Mungowitz down at Duke University explains why subsidies and other favors awarded by the government cost more than just the tax payer directly.
I really liked the first iteration of the Tea Party, the one that was more aligned with libertarian values than anything. Quickly however it morphed into a more socially conservative entity which I feared would be completely co-oped by the powers that be. It was.
In this article in The Nation Robert Scheer explains why “It’s good to be Goldman.” Goldman Sachs that is.
If one wants to get paid (via the government/Wall Street axis) the old vampire squid is where it’s at.
There is an adage in the financial advisor world—go after money in motion.
The Superdome in New Orleans Louisiana, site of the Super Bowl on Sunday, stands as a classic example of public/private partnerships in action. Others might call it an example of crony capitalism.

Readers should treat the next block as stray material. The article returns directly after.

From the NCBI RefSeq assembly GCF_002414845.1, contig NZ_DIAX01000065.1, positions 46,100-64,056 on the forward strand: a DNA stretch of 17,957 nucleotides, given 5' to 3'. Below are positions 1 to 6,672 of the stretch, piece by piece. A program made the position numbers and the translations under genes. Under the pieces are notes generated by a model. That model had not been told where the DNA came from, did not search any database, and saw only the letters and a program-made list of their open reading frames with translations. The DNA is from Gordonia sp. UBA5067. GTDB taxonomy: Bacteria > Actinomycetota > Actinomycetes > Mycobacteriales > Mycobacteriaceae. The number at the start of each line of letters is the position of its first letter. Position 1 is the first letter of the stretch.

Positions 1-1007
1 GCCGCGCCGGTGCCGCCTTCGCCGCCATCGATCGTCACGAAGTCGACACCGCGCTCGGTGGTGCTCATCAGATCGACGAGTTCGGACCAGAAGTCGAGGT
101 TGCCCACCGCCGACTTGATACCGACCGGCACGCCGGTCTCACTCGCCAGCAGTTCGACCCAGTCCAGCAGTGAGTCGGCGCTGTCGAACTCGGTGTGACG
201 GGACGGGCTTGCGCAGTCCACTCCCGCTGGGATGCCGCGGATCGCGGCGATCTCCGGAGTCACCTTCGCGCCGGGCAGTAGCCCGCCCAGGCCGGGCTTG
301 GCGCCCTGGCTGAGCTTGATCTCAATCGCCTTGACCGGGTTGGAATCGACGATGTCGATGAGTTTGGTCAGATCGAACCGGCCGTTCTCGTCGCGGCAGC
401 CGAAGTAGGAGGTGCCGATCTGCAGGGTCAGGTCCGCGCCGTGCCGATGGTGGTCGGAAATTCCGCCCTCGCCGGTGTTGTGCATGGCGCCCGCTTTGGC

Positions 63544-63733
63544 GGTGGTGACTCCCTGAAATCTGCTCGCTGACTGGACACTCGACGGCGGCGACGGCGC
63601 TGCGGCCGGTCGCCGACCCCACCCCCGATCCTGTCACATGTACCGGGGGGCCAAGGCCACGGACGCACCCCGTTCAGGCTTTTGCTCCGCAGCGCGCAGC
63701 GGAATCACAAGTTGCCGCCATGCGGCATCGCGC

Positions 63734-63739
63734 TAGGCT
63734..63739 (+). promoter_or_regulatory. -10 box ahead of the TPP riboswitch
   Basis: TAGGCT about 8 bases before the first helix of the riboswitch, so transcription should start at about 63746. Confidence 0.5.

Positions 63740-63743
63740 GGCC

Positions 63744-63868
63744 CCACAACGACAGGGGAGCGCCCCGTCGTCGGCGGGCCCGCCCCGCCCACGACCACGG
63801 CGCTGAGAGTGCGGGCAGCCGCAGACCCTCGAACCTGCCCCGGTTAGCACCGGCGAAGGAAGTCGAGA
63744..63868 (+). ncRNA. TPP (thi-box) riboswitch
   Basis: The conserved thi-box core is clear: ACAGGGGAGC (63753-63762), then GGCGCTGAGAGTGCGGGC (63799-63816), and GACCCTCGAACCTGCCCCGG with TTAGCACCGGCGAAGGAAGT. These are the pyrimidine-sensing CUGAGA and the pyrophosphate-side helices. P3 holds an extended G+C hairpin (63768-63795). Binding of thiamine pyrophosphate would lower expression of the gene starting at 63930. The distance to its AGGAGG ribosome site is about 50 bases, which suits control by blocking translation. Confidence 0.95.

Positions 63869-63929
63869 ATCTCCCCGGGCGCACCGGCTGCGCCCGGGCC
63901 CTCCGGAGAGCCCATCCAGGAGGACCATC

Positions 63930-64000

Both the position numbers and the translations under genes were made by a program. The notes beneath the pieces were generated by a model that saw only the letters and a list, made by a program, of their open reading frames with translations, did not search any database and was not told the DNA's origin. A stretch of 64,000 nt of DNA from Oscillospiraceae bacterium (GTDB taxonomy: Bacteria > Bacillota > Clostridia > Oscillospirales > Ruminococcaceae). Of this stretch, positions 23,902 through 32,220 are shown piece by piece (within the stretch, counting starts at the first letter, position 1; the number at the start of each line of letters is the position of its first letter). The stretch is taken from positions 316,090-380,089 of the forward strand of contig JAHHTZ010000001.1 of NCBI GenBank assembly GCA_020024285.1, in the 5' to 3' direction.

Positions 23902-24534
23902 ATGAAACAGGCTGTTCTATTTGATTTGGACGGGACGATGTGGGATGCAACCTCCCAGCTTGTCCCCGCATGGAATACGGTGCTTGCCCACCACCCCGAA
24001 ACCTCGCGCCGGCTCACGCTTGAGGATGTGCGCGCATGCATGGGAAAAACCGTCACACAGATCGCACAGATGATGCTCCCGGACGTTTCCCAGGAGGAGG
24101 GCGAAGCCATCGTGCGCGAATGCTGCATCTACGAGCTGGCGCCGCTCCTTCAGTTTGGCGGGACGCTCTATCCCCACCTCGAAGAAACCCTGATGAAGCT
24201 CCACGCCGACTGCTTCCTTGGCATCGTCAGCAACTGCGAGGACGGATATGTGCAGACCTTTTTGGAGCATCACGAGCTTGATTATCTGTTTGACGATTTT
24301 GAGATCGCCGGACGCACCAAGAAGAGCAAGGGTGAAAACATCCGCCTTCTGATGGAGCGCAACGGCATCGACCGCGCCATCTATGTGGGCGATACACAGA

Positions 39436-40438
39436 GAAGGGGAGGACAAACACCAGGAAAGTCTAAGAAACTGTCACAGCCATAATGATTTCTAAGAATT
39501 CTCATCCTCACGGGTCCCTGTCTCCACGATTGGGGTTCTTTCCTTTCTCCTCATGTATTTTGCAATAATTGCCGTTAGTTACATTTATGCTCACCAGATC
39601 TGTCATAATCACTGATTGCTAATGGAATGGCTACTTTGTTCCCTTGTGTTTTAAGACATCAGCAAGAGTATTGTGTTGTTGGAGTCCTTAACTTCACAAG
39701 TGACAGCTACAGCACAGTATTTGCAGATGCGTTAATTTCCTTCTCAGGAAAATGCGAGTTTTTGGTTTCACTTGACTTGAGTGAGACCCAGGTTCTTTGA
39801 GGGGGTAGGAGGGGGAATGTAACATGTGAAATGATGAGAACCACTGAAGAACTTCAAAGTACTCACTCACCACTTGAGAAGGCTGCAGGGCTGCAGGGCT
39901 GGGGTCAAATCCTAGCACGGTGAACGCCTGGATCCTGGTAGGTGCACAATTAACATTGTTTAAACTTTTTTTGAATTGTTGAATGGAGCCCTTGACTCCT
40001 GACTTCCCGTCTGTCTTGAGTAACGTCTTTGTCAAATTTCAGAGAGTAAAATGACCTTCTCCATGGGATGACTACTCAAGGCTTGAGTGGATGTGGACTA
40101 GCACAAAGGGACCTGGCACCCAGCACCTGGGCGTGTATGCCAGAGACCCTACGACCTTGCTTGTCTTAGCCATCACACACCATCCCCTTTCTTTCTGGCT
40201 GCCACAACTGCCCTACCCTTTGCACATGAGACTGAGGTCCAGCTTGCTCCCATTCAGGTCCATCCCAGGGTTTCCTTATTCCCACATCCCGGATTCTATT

As I was listening to Senator Kerry talk about the evils of money in politics today I remembered this article from last year.
Often big business is both. In a modern interventionist state such as we have, sometimes big business prospers due to the legitimate satisfaction of the market. Sometimes it prospers thanks to friends in high places illegitimately.
Large scale Rent seeking and good economies are not often bedfellows
“In short, TBTF is FUBAR.”
How does one deal with too these giant banks? It is believed widely that if one of the big banks were to implode the whole world might also collapse into a debt chain reaction ending in a monetary singularity.
“Central banking has become the new central planning.”
The crony capitalist conduit has been established. If your corporation wants to influence the direction of policy, this is the place to do it, anonymously. If you want to be a part of the President’s effort, just drop a check into this designated box. Tax free of course.
President Obama doesn’t seem to have a problem with the fact that 49% of American households get some sort of means tested wealth transfer. And this isn’t even counting tax credits.
“A sick joke on all of us.”
All too true. Big corporations have deep pockets to both deal with regulation and also to mitigate regs specific to that business. Small business, the bread and butter of the American economy, has no such luxury.